Wednesday, April 29, 2009

New Autism Studies Begin to Fill Out the Genetic Part of the Autism Equation

WebMD reports that three studies published online claim to have identified gene variants involved in about 15% of autism diagnoses. The research subjects were mostly children with autistic disorder diagnoses. Hakon Hakonarson, MD, PhD, director of genomics research at The Children's Hospital of Philadelphia and the lead author of two of three studies states that:

"the newly identified gene variants found to boost autism risk are involved in facilitating communication between brain cells -- making more credible the suggestions from other autism experts that autism or ASDs are due to abnormal connections between brain cells early in development."

Dr. Hakonarson also points out that having the genetic variant does not automatically mean that autism will result. Other genetic and environmental factors are also involved.

Dr. Thomas Insel of the NIH was interviewed by WebMD about the studies and also places the new genetic studies results in a genetic and environmental context:

"If you think about autism as a jigsaw puzzle with 500 pieces, each of these findings is an 'edge' piece. But many edge pieces are needed to make progress.

It would be a mistake for people to read this and think this is only about genetics. Almost everybody agrees that autism is a collection of different disorders. Some of them may be heavily genetic. But I think most experts would say the bulk of autism is the result of both genetic and environmental effects that are interacting in some way that we have yet to fully describe.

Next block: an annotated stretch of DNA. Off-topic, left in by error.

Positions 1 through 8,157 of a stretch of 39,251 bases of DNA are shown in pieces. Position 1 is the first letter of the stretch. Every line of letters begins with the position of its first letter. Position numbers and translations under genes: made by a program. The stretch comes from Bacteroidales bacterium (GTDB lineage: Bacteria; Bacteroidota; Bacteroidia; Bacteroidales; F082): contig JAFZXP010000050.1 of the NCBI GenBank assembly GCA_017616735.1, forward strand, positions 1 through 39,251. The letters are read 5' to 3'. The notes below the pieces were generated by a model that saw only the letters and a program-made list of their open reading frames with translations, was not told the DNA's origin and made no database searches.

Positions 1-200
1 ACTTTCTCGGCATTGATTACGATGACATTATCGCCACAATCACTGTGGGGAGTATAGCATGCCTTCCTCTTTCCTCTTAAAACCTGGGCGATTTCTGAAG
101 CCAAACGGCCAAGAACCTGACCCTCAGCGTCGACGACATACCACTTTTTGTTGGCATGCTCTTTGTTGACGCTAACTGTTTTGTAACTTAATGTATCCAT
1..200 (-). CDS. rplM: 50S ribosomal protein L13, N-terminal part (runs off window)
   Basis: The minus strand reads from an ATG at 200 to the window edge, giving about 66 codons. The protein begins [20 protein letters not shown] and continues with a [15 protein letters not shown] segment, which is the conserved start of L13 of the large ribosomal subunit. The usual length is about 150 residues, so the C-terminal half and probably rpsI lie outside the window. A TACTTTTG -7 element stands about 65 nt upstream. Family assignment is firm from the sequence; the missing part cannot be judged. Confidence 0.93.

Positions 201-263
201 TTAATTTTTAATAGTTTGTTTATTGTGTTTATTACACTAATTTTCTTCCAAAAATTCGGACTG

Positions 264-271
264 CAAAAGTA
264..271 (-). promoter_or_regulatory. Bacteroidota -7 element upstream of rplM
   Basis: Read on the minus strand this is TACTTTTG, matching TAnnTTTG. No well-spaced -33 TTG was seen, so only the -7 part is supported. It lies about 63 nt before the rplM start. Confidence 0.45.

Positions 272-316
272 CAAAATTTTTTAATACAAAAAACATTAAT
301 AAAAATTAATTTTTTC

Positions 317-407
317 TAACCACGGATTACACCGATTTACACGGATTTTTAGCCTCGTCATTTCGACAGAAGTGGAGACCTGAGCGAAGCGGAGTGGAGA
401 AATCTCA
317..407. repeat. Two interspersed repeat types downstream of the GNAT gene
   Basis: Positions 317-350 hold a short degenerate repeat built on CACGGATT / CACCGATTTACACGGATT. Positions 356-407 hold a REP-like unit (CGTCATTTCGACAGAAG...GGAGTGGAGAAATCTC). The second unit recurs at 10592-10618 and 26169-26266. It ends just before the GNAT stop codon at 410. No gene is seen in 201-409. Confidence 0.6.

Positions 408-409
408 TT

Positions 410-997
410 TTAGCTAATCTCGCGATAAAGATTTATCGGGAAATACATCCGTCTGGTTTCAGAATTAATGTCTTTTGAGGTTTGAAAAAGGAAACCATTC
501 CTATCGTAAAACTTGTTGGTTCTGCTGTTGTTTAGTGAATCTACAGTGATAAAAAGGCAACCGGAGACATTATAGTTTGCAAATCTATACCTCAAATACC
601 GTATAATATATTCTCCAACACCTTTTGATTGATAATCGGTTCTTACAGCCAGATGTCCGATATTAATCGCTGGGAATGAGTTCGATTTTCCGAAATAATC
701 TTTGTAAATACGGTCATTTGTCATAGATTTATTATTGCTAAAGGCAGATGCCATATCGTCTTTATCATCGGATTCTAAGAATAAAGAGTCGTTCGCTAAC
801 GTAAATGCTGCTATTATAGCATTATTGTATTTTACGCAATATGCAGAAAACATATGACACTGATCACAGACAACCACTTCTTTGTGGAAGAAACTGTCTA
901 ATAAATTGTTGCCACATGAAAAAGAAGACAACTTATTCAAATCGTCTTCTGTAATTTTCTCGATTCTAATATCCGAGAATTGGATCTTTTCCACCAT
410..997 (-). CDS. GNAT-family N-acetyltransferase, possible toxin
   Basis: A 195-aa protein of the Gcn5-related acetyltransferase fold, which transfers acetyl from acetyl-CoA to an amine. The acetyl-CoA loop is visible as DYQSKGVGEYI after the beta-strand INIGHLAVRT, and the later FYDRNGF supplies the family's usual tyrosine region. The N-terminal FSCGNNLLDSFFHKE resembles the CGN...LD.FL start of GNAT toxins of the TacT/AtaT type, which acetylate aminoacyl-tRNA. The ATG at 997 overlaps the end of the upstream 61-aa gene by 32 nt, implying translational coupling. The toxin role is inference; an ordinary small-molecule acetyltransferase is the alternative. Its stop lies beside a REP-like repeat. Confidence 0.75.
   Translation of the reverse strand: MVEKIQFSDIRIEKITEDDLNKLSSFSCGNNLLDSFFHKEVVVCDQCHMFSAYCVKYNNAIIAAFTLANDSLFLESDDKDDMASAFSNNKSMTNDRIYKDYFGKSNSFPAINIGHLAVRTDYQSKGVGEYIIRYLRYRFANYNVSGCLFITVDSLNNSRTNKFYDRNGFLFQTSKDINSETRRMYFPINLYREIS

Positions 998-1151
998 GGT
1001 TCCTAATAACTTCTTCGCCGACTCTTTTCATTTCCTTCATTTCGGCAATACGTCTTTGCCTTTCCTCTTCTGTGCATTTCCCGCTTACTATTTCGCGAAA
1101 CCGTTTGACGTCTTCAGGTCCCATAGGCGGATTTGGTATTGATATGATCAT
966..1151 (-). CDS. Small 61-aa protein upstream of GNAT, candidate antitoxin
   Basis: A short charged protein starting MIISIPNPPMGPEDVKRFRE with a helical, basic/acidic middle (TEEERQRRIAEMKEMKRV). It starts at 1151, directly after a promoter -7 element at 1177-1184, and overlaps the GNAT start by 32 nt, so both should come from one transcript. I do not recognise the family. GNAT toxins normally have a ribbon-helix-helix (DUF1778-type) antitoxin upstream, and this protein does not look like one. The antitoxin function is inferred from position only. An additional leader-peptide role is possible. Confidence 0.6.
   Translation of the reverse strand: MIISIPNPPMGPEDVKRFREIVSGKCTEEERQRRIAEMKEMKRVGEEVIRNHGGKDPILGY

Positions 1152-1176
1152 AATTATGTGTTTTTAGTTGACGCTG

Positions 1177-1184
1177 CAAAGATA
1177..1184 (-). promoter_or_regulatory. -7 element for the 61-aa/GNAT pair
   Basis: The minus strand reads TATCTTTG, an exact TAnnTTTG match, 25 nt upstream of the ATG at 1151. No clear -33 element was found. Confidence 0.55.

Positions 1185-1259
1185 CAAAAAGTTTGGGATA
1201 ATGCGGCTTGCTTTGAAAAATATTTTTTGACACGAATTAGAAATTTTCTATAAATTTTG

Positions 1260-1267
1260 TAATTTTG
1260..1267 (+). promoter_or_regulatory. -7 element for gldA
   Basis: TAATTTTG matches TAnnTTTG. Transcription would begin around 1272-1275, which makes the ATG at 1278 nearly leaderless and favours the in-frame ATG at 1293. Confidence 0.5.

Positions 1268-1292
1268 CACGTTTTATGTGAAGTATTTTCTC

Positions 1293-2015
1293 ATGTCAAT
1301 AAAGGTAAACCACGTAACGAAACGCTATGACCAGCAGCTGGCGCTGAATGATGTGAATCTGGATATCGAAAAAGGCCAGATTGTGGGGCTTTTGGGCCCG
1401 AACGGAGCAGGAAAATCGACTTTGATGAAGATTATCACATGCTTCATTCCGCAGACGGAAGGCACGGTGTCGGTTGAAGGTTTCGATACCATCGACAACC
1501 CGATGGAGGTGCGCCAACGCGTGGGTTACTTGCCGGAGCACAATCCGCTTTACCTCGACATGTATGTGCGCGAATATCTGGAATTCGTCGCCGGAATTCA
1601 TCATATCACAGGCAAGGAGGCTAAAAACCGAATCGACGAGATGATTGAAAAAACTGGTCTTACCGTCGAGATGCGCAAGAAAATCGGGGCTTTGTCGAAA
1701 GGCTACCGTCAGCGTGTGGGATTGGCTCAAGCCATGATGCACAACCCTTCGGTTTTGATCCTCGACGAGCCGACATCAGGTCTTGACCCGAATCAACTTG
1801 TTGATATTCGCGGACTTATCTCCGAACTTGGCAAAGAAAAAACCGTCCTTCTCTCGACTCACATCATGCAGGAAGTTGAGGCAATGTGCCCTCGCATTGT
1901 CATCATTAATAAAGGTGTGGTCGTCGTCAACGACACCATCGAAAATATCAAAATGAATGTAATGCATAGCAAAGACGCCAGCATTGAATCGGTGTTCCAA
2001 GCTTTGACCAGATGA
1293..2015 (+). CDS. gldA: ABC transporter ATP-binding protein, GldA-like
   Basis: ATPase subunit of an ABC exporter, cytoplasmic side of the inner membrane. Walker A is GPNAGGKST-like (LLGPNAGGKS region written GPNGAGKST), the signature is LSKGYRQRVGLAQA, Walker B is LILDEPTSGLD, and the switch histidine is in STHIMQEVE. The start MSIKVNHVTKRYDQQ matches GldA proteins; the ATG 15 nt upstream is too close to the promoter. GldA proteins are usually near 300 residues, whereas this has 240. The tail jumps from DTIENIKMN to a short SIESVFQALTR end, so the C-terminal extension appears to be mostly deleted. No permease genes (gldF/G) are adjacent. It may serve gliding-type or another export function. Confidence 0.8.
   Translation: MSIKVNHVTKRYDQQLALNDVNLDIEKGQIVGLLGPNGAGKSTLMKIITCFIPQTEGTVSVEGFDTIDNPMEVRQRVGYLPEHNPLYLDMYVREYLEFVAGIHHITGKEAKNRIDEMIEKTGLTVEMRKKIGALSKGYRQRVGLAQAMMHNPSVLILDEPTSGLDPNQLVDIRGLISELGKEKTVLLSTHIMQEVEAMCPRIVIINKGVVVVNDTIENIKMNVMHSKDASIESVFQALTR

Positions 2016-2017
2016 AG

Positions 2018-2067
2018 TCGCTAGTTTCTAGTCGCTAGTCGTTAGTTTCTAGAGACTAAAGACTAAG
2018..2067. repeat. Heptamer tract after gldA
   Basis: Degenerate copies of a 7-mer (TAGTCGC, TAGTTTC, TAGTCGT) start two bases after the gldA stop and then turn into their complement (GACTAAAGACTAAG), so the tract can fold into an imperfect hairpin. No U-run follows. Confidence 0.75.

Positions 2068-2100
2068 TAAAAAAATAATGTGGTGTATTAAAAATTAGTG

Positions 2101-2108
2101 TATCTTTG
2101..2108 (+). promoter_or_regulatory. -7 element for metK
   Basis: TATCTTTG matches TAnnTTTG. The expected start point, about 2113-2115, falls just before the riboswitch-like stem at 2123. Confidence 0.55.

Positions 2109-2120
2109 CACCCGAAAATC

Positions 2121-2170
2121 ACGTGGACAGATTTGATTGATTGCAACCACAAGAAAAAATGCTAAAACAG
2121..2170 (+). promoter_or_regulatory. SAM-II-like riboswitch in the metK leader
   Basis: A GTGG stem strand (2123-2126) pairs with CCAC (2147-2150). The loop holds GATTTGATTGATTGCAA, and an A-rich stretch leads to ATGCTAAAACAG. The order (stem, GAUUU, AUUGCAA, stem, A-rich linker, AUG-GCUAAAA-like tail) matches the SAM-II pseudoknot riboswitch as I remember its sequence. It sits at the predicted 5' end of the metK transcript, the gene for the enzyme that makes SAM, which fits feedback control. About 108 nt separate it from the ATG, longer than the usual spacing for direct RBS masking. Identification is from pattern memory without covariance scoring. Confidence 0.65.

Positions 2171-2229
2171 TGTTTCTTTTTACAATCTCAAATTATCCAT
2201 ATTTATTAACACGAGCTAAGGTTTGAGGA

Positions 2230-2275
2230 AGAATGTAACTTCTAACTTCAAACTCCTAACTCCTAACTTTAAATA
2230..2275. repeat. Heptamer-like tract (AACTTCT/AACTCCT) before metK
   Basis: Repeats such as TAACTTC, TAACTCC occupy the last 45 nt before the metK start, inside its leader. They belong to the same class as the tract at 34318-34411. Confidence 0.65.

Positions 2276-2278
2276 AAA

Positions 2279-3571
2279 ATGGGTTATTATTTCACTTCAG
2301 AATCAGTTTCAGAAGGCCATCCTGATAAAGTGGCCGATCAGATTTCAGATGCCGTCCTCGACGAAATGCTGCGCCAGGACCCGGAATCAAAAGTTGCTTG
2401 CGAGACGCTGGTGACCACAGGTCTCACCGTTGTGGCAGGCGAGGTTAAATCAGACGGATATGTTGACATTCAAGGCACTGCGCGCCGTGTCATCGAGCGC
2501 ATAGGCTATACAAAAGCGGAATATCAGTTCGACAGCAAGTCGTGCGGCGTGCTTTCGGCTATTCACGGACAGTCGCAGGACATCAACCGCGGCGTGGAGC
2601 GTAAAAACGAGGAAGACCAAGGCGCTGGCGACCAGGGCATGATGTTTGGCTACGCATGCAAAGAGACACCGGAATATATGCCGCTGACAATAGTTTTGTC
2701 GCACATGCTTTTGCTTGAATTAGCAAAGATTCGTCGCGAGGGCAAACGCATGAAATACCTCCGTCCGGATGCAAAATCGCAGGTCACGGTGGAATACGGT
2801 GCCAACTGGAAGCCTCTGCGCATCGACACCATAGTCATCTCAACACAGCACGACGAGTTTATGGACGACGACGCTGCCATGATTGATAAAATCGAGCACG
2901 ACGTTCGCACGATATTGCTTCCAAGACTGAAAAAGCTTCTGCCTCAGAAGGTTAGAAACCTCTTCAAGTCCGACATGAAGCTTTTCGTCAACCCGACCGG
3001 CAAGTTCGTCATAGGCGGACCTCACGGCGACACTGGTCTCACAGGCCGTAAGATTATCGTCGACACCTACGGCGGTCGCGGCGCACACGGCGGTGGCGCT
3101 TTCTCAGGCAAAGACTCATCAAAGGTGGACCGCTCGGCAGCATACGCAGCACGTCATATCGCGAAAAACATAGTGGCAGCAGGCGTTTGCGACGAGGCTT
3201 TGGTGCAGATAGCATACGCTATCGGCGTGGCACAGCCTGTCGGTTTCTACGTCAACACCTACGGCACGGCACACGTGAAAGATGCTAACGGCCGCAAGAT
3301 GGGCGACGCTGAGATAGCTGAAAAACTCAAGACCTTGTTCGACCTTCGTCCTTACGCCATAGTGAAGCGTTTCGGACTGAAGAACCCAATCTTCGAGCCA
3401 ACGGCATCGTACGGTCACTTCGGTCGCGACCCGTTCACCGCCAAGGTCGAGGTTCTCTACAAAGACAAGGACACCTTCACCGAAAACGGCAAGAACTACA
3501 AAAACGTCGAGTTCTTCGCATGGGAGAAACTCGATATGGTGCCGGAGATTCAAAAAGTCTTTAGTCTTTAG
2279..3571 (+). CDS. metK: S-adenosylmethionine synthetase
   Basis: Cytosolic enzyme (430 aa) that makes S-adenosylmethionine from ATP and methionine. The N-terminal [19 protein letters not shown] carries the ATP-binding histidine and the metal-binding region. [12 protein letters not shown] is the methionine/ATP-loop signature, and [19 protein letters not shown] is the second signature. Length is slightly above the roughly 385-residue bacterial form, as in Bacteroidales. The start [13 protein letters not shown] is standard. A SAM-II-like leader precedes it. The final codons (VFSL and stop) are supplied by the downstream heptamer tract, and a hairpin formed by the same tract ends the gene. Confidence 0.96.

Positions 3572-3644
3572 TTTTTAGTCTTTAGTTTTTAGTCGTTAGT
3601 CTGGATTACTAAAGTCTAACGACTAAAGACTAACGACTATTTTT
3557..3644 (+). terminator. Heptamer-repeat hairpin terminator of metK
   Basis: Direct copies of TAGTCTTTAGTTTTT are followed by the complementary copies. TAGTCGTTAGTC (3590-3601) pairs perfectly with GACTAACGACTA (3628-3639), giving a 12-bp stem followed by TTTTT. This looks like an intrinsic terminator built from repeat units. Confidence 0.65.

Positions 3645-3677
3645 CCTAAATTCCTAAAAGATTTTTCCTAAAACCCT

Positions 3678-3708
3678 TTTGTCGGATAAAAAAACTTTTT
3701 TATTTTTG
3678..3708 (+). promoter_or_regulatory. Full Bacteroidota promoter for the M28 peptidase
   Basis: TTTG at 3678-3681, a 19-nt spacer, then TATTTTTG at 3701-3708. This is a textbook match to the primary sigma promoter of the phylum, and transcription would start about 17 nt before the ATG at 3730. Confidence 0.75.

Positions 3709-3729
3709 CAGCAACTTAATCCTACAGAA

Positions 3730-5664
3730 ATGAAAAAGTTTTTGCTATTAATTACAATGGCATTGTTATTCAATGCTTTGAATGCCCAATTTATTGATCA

This begins to fill out the genetic part of the equation."

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Mercola said...

Sounds interesting. This is a great post especially to show support and care with those people who have relatives or loved ones having autism

RAJ said...

New Autism Gene Discovered!

Having failed to identify any autism specific genes, genetic researchers are now looking at common genetic variants. Common genetic variants are defined as genetic variants that occur in more than 5% of the general population.

The mass media reported with interviews from the authors that 65% of autistics possess this common genetic variation. What the mass media didn't state is that 60% of the general population also possess this same genetic variant on chromosome 5.

This represents a very small risk for autism (1.2) , as the authors state in the paper, but not when interviewed by the mass media.

To put the meaninglessness of the study in another context, there is a common genetic variance that increases the risk for autism by 4 to 9 times. This genetic variance is found in smaller rates in the general population (50%)than the common genetic variant reported in chromosome 5 (60%).

That genetic variance is the presence of of XY sex chromosomes which increases the risk for autism by a factor of 4 - 9 times.

The absence of this genetic variance, identified by XX sex chromomes instead of XY sex chromosomes significantly reduces the risk for autism in the general population.